Ray of sun for retailers but rain does not always bring pain for city shops
PUBLISHED: 18:00 05 June 2018 | UPDATED: 18:00 05 June 2018
May brought a ray of sunshine for retailers amid a gloomy outlook as better weather – and two bank holidays – delivered the strongest growth seen for more than four years.
Shoppers flocked to garden centres, soaked up the sun in pub beer gardens and splashed out on summer wardrobes to see sales increase by 4.1% year-on-year in May, compared to a 0.2% rise in May 2017.
This was the highest increase since January 2014, excluding Easter distortions, according to the findings in the British Retail Consortium (BRC)-KPMG retail sales monitor.
It came as a stark contrast to the heavy snow and icy weather back in February and March which came with the Beast from the East and dented footfall.
In April, total retail sales had shrunk sharply by 3.1% year-on-year, with the cold weather seen as partly to blame for households tightening their belts.
Eric Kirk, chairman of Magdalen Street and Anglia Square Traders’ Association (Mata), said weather is a big driver in shoppers’ behaviour but not always as people expect.
He said: “If you have a couple of days of heavy snow footfall does not go down at the same rate.
“People that need things still go out and face the weather, what it does do is stop the window shoppers.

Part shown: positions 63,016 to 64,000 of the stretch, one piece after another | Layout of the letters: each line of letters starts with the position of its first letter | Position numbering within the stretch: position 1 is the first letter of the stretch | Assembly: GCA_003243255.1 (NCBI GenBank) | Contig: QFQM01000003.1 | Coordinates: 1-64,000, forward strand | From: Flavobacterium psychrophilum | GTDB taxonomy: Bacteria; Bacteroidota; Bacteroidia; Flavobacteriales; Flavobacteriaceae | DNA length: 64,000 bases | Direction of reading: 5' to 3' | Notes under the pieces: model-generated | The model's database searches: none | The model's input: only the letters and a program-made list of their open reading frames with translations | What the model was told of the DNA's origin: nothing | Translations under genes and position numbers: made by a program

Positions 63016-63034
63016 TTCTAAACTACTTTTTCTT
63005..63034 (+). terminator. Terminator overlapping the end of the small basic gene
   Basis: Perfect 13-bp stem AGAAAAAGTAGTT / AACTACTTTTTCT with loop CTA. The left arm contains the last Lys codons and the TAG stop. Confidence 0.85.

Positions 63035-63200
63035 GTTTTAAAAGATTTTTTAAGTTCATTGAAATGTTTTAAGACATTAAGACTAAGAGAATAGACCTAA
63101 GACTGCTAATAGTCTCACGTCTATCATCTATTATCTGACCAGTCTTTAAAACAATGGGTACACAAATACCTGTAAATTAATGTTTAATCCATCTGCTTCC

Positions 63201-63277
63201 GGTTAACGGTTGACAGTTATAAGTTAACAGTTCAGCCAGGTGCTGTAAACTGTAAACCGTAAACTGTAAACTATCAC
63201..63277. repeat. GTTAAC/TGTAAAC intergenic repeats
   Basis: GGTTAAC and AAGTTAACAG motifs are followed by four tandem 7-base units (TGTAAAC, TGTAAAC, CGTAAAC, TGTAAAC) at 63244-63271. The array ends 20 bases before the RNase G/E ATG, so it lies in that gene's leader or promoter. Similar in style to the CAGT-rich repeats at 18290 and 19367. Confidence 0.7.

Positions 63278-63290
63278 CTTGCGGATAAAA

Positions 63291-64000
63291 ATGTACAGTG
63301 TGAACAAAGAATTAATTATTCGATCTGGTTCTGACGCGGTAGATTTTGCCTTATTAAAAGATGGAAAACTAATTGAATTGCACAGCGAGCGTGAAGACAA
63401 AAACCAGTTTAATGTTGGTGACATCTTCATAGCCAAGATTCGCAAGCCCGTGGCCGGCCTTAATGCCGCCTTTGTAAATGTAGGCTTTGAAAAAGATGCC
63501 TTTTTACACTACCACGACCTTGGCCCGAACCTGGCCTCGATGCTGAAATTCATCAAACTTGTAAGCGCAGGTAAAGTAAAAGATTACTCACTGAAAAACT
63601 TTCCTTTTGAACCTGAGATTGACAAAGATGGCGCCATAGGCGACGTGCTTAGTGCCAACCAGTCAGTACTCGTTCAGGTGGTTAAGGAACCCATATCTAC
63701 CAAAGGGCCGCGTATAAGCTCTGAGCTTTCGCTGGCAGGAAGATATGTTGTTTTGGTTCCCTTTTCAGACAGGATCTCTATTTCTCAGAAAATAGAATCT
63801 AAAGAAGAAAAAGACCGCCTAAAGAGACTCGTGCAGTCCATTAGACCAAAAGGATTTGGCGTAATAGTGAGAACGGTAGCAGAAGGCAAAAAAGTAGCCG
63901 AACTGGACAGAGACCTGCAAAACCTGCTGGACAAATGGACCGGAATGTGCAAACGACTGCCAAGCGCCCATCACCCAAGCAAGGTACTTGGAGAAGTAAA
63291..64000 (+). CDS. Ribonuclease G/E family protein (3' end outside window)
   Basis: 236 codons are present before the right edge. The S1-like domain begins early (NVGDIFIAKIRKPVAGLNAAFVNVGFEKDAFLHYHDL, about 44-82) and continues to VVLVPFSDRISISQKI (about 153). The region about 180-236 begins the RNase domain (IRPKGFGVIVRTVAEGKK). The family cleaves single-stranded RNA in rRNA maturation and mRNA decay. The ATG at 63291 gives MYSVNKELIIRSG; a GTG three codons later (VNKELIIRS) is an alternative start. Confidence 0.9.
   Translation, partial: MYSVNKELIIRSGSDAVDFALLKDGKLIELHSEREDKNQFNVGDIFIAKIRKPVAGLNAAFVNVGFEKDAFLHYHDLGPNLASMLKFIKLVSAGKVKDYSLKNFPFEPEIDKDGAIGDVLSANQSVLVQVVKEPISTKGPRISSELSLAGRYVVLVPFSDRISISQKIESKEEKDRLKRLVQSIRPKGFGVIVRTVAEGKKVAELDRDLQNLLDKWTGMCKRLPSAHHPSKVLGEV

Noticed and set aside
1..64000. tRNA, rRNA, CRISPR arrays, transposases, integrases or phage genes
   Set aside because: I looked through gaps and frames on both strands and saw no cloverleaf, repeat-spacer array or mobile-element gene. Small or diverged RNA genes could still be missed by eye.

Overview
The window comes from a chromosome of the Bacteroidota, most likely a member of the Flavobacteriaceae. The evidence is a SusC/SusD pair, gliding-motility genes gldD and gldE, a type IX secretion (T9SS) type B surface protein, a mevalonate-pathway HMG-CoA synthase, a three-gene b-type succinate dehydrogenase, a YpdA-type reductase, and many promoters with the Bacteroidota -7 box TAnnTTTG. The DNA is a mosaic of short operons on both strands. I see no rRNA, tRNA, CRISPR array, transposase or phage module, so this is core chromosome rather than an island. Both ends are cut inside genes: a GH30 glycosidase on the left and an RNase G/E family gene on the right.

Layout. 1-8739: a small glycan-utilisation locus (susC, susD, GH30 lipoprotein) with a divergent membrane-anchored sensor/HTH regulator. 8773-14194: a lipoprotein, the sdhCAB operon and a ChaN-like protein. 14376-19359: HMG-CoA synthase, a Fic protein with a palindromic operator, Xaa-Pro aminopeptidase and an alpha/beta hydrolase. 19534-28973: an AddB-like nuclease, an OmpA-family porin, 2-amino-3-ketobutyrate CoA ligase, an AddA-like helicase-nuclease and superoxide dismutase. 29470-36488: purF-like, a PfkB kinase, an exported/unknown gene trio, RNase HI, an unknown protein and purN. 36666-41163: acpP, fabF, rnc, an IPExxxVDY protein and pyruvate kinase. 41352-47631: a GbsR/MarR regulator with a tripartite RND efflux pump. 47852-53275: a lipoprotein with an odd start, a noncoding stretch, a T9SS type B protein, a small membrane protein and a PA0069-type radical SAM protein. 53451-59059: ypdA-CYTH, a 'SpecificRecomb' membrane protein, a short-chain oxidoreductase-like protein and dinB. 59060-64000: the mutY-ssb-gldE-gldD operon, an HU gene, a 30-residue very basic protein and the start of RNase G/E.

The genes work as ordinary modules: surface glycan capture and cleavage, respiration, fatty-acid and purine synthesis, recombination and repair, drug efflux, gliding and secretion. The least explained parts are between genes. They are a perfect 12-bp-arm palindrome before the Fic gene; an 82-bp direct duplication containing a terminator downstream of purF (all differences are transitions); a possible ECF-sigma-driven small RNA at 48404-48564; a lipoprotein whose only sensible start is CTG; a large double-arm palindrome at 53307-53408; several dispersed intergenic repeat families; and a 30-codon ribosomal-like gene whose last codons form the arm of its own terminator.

“It definitely does have an impact on people’s attitudes, willingness to leave the house and on how much they move from shop to shop.”
While the sun can help bring people out Jonty Young, marketing manager for Norwich Lanes, said in Norfolk it also took potential shoppers away to the coast.
He said: “What we have got on our side is a lot of medieval architecture, museums and art galleries so there is something to do for people on holiday when the weather isn’t so good.
“When the good weather comes people head for the coast, which you can’t blame them for, but when the bad weather comes they may head into the city instead.”
A report from Barclaycard said consumer spending grew by 5.1% year-on-year in May.
Spending in garden centres surged by 50.3% over the three-day early May bank holiday weekend compared with the same long weekend in 2017. DIY spending was up by 19.7%, spending in pubs jumped by 19% and supermarket spending increased by 10.1%.
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